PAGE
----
John’s Gospel: Chapter 12:14-36 (“when I am lifted up”)

(John 12:14-16 ESV) 14 And Jesus found a young donkey and sat on it, just as it is written,  15 “Fear not, daughter of Zion; behold, your king is coming, sitting on a donkey’s colt!”  16 His disciples did not understand these things at first, but when Jesus was glorified, then they remembered that these things had been written about him and had been done to him.

Jesus chose to ride into the city on a young donkey — the transportation of the common man — rather than a horse, as would befit an earthly king. He entered humbly. Indeed, the donkey was symbolic of peace, whereas a horse would have been symbolic of war.

(John 12:17-18 ESV)  17 The crowd that had been with him when he called Lazarus out of the tomb and raised him from the dead continued to bear witness.  18 The reason why the crowd went to meet him was that they heard he had done this sign.

The crowd that found him in Bethany followed him to Jerusalem and spread the word: This Jesus has raised the dead!

(John 12:19 ESV)  19 So the Pharisees said to one another, “You see that you are gaining nothing. Look, the world has gone after him.”

John cuts to the Pharisees, who are frustrated at Jesus’ growing reputation and support among the people. Indeed, their fears were coming true! He was entering the city as a  king. Even though the disciples didn’t recall Zechariah’s prophecy, it’s entirely likely that the Pharisees did.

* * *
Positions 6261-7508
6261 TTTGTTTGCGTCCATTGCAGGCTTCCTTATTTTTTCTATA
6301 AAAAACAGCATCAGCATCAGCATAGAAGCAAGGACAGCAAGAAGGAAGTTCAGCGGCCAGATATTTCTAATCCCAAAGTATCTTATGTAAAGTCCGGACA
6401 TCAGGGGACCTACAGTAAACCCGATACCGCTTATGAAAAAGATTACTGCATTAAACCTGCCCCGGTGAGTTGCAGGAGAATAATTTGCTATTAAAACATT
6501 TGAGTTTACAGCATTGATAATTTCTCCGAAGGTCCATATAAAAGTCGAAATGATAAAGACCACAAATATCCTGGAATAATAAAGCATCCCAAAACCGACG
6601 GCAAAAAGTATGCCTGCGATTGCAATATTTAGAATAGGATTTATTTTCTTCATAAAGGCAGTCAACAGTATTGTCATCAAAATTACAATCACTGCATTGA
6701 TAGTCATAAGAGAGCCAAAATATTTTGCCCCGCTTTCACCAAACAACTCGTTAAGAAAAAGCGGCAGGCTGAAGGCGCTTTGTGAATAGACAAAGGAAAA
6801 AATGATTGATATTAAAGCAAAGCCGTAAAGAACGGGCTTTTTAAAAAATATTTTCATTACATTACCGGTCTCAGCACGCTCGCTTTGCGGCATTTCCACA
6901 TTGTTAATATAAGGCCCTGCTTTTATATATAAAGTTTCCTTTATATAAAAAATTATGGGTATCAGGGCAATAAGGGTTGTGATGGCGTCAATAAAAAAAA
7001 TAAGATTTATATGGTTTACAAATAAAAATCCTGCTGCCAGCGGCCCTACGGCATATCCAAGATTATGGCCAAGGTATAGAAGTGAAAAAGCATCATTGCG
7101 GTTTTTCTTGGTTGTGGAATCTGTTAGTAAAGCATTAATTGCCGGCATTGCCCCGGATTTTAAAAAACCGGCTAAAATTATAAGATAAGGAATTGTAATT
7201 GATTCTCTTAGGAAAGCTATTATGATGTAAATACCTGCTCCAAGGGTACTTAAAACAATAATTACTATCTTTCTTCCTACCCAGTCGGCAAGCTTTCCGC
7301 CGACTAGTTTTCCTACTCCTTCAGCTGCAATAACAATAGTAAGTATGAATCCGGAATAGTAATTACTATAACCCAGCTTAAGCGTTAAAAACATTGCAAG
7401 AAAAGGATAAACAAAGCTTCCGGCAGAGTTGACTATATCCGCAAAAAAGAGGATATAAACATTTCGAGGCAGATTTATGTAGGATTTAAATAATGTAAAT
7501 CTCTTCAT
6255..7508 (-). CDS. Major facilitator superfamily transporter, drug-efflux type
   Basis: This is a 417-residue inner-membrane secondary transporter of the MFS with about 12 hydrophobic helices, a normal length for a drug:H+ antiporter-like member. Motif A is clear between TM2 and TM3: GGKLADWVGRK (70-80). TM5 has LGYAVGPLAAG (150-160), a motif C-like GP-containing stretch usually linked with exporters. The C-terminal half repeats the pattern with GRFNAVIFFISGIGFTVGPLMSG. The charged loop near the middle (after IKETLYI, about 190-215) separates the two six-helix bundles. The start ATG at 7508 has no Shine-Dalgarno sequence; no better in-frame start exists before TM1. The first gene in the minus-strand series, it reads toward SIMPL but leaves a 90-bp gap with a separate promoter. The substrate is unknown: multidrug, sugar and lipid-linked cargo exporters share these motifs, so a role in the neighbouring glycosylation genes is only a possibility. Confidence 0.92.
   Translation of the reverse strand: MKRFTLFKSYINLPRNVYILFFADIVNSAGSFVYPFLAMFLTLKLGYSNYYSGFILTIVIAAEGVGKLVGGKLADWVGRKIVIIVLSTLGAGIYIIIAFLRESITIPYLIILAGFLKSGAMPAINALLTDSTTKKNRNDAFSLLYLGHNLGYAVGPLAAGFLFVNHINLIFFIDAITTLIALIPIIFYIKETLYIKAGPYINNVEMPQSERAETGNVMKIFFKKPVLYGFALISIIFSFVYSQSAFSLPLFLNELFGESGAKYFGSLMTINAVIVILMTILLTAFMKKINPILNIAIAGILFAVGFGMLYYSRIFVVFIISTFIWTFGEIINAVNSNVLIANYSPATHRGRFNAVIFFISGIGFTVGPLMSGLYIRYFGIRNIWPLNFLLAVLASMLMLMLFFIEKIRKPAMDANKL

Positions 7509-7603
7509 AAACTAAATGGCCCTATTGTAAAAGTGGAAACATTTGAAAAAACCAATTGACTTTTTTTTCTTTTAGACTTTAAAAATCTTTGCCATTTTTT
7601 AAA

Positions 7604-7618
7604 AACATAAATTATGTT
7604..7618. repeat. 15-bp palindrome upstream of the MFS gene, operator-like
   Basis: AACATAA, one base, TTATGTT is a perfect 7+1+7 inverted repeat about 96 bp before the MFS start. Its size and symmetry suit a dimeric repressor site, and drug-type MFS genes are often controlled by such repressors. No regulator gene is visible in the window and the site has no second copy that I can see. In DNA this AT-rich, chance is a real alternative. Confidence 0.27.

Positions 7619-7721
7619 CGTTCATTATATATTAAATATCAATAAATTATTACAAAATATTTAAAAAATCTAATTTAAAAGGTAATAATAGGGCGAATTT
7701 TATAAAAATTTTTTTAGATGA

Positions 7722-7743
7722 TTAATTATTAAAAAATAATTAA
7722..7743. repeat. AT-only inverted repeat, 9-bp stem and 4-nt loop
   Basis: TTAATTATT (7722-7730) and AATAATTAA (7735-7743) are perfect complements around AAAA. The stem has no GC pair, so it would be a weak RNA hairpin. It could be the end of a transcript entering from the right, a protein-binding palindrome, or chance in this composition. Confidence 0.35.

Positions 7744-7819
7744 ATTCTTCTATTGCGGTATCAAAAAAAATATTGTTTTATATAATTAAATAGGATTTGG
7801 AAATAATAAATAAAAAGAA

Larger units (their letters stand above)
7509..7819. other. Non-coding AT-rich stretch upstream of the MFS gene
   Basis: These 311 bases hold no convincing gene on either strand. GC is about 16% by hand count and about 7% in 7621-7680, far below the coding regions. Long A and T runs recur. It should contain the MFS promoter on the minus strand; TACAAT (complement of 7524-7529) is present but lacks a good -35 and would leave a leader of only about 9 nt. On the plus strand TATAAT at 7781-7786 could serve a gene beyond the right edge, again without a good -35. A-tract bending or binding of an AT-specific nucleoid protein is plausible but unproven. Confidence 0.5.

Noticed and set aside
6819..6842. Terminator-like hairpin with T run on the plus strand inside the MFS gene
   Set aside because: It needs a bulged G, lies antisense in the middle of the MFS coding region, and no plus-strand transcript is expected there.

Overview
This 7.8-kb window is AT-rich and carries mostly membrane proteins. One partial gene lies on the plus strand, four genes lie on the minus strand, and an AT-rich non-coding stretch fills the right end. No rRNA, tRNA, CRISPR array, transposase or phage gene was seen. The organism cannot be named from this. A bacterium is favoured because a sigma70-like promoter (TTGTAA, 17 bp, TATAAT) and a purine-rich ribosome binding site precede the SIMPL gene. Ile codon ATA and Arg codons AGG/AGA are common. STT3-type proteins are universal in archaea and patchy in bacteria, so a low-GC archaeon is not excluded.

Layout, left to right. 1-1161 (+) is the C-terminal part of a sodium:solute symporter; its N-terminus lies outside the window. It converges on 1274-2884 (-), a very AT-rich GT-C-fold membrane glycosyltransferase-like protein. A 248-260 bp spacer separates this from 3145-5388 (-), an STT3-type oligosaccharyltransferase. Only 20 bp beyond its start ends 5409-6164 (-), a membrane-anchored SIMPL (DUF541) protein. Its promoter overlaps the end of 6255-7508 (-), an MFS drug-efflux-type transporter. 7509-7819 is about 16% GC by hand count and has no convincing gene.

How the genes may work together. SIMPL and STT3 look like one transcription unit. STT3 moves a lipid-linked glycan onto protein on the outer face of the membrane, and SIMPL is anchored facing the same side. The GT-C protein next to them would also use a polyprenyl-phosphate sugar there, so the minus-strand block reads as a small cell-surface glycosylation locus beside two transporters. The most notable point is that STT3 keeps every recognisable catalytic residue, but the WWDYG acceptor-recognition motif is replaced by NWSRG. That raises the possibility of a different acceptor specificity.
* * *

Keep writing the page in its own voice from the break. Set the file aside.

(John 12:20-22 ESV)  20 Now among those who went up to worship at the feast were some Greeks.  21 So these came to Philip, who was from Bethsaida in Galilee, and asked him, “Sir, we wish to see Jesus.”  22 Philip went and told Andrew; Andrew and Philip went and told Jesus.

We learn very little of these Greeks. Rather, the point seems to be that Jesus was now becoming the world’s Messiah. He is bigger than Judaism.

Philip was a Jew from Bethsaida, a tiny fishing village in Galilee near the Sea of Galilee. However, Philip is a Greek name. Perhaps that’s why they chose to approach Jesus through him.

(John 12:23-24 ESV)  23 And Jesus answered them, “The hour has come for the Son of Man to be glorified.  24 Truly, truly, I say to you, unless a grain of wheat falls into the earth and dies, it remains alone; but if it dies, it bears much fruit.

Jesus says nothing about the Greeks’ inquiry. Rather, he explains to his disciples what’s really going on. He’s about to die in order to bear fruit for the Kingdom.